York’s Faculty of Education will host its annual Forum on Research tomorrow, where three of the Faculty’s professors will discuss their current research endeavours and interests.
Professor Steve Alsop’s presentation, titled "Feeling the Weight of the World: Journeys from the Heart in Science and Technology Education", will explore the debate surrounding the mind versus body.
Right: Professor Steve Alsop
Alsop’s recent work focuses on what it means to recover a sense of emotional attachment, compassion and care within the context of the laboratory.
"At the heart of such considerations is the hope of reclaiming a sense of ‘feeling the weight of the world’ and how, through education, teachers, researchers and students can learn from each other, stand together in solidarity, and act in search of justice, in search of personal, social and ecological change," Alsop says.
Alsop’s research interests cover three broad themes including science education and affect, teacher education, and science education for sustainability. He was awarded a Social Science & Humanities Research Council of Canada grant to explore the area of science education and affect.
Professor Mario Di Paolantonio’s talk, "Forging Commemorative Time and Spaces", will look at the practice of creating public, artistic memorials within societies dealing with a traumatic past. It is Di Paolantonio’s contention that commemorative dates and sites are developed and subsequently charged with significance.
Left: Professor Mario Di Paolantonio
"Drawing on a recent visit to Argentina, my presentation will grapple with various artistic memorial practices that seek to publicly mark and give substance to that country’s unsettled past," he says. "At issue is a particular act of memory that attempts to recover public time and space from its ruination, asking after "who are we" and "who will we become".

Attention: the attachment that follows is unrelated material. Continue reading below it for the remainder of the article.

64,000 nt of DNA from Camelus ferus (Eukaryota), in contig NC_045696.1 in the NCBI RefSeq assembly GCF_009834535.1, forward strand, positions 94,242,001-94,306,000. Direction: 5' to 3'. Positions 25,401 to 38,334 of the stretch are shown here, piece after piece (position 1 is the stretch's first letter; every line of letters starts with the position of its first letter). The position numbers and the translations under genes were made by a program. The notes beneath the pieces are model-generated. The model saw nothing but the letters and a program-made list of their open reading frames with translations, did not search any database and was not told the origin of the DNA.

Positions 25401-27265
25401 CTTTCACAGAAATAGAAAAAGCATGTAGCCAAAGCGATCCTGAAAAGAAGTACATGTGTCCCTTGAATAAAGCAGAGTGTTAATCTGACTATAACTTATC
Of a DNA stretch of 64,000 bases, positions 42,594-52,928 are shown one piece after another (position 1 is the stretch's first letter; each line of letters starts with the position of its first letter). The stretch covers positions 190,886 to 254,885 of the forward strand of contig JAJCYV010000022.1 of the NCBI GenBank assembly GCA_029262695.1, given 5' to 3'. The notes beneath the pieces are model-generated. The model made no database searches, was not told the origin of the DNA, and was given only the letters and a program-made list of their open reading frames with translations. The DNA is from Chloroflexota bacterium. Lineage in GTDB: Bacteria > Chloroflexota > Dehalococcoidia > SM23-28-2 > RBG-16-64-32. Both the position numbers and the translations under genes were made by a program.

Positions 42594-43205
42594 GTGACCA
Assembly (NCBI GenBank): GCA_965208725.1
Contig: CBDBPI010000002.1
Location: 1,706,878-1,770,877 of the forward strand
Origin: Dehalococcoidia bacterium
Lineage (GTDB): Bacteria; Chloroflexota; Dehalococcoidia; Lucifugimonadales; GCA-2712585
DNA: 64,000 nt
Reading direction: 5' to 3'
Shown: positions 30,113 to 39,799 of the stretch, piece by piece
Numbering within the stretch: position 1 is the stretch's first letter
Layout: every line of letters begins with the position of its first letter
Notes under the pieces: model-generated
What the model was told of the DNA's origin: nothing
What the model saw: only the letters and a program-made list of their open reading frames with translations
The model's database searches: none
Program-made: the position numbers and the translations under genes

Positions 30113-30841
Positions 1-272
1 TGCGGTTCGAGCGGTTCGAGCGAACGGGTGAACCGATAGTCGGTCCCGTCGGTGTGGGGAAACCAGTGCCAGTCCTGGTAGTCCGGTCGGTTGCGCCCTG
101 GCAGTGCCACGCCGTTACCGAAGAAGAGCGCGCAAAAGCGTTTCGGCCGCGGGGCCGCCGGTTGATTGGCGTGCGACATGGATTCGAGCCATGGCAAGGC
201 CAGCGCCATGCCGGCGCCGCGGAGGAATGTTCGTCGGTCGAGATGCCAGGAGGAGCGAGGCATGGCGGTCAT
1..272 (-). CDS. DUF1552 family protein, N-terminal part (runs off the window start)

Di Paolantonio received his PhD from the University of Toronto and his postdoctoral fellowship at the University of London, UK. He is currently working on a research project exploring the dynamics between art production and justice demands in societies reckoning with past state abuses. He is also an international research associate with the Unit for Global Justice at the University of London.
Professor Jen Gilbert’s lecture, "Fighting over the Children: Gayness and the Fantasy of Origins", delves into lesbian and gay politics and what is wanted and needed from "the child".
Right: Professor Jen Gilbert
"Drawing upon two recent court cases – Chamberlain v. Surrey School District and Nixon v. Vancouver Rape Crisis Centre – I explore how LGBTQ communities use the figure of the child as the ontological origin for adult identity," Gilbert says, "and how these uses bump up against and coalesce with more general and conservative uses of the figure of "the child" in education and politics."
Gilbert’s particular areas of interests include HIV/AIDS and sexuality education; theories of adolescent development; representations of youth in film and literature; and psychoanalytic theories of learning.
Hosted by Paul Axelrod, dean of the Faculty of Education, the forum’s presentations will be followed by a wine and cheese reception. Publications and research projects will also be on display. The forum will be held on Wednesday, Nov. 14, from 3 to 5pm, in the Senior Common Room, 021, Winters College.
For more information or to RSVP, contact Julia Lalande, research officer in the Faculty of Education, at email@example.com.